President Trump and the surreal world of Michael Forbes

By Steven McKenzie
BBC Scotland Highlands and Islands reporter

Image source, Michael Forbes
Image caption,
Michael Forbes' painting Not My President

In January, a painting showing Donald Trump and singer Madonna went viral. But who is artist Michael Forbes and why did he paint it?

The painting, called Not My President, was made in the days leading up to Mr Trump's inauguration as the 45th president of the USA.

It depicts the billionaire businessman as King Kong sitting on the head of Madonna. The superstar singer is portrayed as the Statue of Liberty, holding up a placard protesting against his election.

Madonna, a critic of Trump, posted an image of the painting to her Facebook and Instagram accounts. The posts soon gathered thousands of "likes".

The US singer is a fan of Forbes, who exhibits artwork at a gallery in Manhattan, New York City, and whose other celebrity supporters include Monty Python's Terry Gilliam and comedian Ricky Gervais.

Forbes describes himself as a Pop Surrealist.

His work has referenced women's rights campaigns, featured "mash ups" of glamorous Hollywood icons, also past US presidents such as Barack Obama and Abraham Lincoln as well as bears wearing sunglasses.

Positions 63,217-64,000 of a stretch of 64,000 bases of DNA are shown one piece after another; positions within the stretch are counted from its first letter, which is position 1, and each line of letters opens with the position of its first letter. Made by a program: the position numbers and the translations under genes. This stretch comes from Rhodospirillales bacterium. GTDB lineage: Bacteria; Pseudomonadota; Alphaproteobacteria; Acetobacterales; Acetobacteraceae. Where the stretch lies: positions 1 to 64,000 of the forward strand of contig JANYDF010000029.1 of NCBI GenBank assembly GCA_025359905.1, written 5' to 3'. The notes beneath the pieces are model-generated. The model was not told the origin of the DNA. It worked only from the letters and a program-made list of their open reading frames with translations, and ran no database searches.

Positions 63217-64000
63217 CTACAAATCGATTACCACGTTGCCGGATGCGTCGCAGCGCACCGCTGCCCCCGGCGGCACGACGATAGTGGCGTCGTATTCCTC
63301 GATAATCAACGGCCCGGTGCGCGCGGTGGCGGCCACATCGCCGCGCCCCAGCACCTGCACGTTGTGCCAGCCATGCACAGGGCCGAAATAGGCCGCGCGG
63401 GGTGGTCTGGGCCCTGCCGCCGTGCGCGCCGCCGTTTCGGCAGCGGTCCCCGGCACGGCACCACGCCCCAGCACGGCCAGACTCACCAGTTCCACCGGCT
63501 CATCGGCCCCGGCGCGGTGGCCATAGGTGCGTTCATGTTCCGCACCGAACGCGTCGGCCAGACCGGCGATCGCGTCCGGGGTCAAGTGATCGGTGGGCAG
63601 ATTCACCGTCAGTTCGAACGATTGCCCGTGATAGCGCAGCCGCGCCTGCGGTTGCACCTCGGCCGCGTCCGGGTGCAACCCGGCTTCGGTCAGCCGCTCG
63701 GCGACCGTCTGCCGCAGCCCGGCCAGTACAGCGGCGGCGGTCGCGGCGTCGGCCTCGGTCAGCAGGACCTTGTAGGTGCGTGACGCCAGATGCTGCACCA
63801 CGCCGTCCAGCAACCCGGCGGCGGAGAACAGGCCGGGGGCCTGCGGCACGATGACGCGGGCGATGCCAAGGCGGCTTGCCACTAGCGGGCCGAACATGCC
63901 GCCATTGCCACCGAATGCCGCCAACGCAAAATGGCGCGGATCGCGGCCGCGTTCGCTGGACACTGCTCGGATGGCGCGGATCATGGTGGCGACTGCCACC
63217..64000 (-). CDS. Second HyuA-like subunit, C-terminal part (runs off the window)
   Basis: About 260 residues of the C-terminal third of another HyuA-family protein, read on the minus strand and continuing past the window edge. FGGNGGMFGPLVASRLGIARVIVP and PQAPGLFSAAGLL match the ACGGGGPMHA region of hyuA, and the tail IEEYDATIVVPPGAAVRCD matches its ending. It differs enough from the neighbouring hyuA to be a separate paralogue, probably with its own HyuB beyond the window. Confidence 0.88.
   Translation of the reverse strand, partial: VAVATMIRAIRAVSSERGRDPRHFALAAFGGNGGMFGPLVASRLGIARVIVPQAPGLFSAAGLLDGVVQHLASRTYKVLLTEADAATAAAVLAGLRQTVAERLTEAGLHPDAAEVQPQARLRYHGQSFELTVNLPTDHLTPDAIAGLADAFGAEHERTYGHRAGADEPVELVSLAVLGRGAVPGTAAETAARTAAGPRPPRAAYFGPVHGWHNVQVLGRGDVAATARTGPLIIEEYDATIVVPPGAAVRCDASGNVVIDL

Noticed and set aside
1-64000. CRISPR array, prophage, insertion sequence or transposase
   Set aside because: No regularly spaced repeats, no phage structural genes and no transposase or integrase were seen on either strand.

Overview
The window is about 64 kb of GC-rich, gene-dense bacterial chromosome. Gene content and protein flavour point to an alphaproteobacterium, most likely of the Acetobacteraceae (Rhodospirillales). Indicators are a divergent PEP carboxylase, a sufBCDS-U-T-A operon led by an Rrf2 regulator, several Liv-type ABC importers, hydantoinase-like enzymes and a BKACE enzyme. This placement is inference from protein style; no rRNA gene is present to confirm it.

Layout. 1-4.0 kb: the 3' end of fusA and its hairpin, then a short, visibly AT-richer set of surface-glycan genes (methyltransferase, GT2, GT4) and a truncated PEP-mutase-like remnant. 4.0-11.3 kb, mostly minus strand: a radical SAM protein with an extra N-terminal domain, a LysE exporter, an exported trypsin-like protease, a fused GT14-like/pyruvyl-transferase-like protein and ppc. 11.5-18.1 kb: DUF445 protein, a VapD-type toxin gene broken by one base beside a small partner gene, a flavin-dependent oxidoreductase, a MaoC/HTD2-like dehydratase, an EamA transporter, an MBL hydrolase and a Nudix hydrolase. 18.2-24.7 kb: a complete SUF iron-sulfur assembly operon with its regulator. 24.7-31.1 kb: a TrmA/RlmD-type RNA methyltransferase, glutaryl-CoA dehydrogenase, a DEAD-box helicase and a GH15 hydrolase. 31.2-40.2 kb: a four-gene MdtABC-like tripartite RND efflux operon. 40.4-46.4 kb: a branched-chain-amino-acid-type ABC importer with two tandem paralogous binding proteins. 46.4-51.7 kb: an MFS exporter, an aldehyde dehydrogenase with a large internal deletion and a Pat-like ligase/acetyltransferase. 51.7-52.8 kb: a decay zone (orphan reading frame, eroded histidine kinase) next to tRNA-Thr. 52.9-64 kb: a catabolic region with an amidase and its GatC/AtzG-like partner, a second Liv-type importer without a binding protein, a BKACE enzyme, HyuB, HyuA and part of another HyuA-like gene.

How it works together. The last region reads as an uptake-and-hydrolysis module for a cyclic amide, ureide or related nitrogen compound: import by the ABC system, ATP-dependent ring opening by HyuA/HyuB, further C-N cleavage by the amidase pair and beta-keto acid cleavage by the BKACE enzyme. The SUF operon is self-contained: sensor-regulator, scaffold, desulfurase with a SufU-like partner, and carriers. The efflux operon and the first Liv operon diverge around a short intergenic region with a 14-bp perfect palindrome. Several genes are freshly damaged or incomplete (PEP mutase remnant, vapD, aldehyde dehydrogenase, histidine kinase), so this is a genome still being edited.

But Forbes was born and brought up far from the glamour - and occasional controversy - of the subjects of his paintings.

Image source, Michael Forbes
Image caption,
Michael Forbes sits among some of his Pop Surrealist artwork

The son of a mechanic, Forbes was born in Dingwall in Easter Ross and he grew up in the area surrounded by peers who joined the Armed Forces after leaving school.

But he was drawn in a different direction.

"I grew up in a world without 'art'," says Forbes. "There were no trips to museums or art galleries. I didn't know any artists and I remember at 15 having not even taken art in secondary school."

Later he was given a harsh lesson that carving a successful career in the Arts would not be easy.

Forbes says: "I was once stopped by someone taking a survey on Inverness High Street. I agreed to take her survey as she said no-one had stopped.